China’s economy is in deep trouble. A decadelong overreliance on overinvestment in manufacturing capacity and infrastructure has generated crushing debt. Tremendously powerful vested interests in control of state-owned enterprises and provincial and municipal governments, meanwhile, are blocking Beijing’s efforts to break up existing monopolies and stimulate growth.
Because it creates uncertainty about allocating future debt servicing costs, the debt will force down growth. While this can result in a debt crisis, in China it is more likely to lead to several lost decades of very low growth, as occurred most famously in the Soviet Union after the early 1960s and in Japan in the two decades after the early 1990s. In both countries, the share of global GDP dropped precipitously.
Mainstream economists from China and abroad, along with institutions such as the World Bank, have a standard solution. They want China to strengthen the role of markets in the decision-making process, including liberalizing legal, financial, and other institutions governing the economy; freeing up trade and investment flows; unshackling the exchange rate; and easing capital controls. These reforms, they claim, are not only useful for increasing overall growth prospects but will boost productivity enough to allow China to outgrow its debt before the financial crisis that they see as the main threat hits.
But this is the wrong answer. The liberalizing reforms that attempt to channel resources into higher-productivity investments implicitly assume that businesses and investors are constrained mainly by low savings and institutional distortions. But this is not the case in China, where the constraints arise out of a deeply unbalanced economy. The financial sector is dominated by corruption, speculative investment, and capital flight while heavy state influence distorts corporate governance and protects insolvent companies.
Under such conditions, liberalizing reforms could further accommodate distorted behaviors and would most likely worsen investment misallocation. The infamous malpractices of U.S. savings and loans institutions in the 1980s show how liberalizing a highly constrained, insolvent banking system increases abuses and multiplies the eventual cost of solving the issue. This is a dangerous risk for Beijing to assume. China has previously been able to avoid financial crisis precisely because its banking system is closed and regulators can restructure liabilities at will. The proposed reforms would weaken the government’s defenses against disaster.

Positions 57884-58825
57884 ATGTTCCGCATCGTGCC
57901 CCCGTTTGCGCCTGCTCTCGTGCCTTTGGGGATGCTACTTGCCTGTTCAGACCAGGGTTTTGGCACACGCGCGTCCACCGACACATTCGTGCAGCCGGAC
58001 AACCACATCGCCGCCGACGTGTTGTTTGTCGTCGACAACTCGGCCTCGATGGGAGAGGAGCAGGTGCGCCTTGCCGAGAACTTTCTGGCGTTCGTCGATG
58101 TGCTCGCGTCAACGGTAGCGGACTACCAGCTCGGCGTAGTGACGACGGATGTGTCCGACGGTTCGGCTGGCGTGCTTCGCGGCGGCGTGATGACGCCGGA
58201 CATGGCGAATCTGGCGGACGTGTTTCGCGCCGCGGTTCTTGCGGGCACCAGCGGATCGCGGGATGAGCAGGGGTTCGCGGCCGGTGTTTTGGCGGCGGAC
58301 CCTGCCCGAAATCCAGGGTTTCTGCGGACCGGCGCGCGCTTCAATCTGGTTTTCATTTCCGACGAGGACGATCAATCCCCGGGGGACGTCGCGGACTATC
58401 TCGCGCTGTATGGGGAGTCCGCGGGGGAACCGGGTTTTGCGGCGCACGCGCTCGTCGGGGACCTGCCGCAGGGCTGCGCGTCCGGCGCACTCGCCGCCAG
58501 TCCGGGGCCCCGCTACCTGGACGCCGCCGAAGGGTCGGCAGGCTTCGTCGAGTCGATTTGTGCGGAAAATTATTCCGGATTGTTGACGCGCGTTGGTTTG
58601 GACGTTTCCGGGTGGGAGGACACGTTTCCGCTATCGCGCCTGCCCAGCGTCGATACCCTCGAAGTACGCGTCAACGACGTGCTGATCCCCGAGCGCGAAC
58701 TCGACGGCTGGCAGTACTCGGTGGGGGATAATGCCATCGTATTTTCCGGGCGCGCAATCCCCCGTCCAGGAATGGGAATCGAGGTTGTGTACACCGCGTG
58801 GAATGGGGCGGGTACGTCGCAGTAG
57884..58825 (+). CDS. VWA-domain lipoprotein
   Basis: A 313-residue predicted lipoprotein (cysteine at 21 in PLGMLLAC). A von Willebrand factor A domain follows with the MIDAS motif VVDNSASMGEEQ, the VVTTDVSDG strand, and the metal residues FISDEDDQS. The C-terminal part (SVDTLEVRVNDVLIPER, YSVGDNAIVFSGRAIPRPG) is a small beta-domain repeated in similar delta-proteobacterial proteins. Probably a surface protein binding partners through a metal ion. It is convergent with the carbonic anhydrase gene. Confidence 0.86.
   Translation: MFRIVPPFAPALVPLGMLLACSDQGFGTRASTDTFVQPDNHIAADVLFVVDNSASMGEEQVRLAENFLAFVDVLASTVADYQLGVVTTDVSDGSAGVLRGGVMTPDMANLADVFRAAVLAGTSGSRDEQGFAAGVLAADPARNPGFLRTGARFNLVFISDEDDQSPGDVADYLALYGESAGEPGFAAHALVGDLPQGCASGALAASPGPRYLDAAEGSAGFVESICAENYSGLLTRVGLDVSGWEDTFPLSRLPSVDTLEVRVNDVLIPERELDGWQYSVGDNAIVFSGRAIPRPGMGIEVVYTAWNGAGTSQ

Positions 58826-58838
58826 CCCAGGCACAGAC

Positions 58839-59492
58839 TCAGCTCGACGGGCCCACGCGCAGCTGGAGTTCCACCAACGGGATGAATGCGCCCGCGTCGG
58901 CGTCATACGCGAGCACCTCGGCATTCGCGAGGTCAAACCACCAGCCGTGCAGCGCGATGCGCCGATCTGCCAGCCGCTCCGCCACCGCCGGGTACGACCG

The real solution is deleveraging. In recent history, dozens of countries weighed down by debt attempted similar policies, but none of the plans succeeded — no matter how forcefully the reforms were implemented — until they also substantially reduced debt by forcing the cost onto one sector of the economy or another.
Mexico restructured at a discount in 1990, for example, thereby pushing the cost onto creditors, while Germany inflated its debt away after the end of World War I, forcing the cost onto pensioners and others with fixed incomes. If it is to grow sustainably, China, too, must force through a deleveraging process in which local governments are forced to absorb a share of debt servicing costs, whether they like it or not.
Only forceful action from the top, as when China itself pushed through reforms in the 1980s while moving away from the planned economy, can overcome local barriers and restrain the country’s debt. A more liberal China may be desirable in the abstract, but not before a more centralized and more controlled China gets debt under control.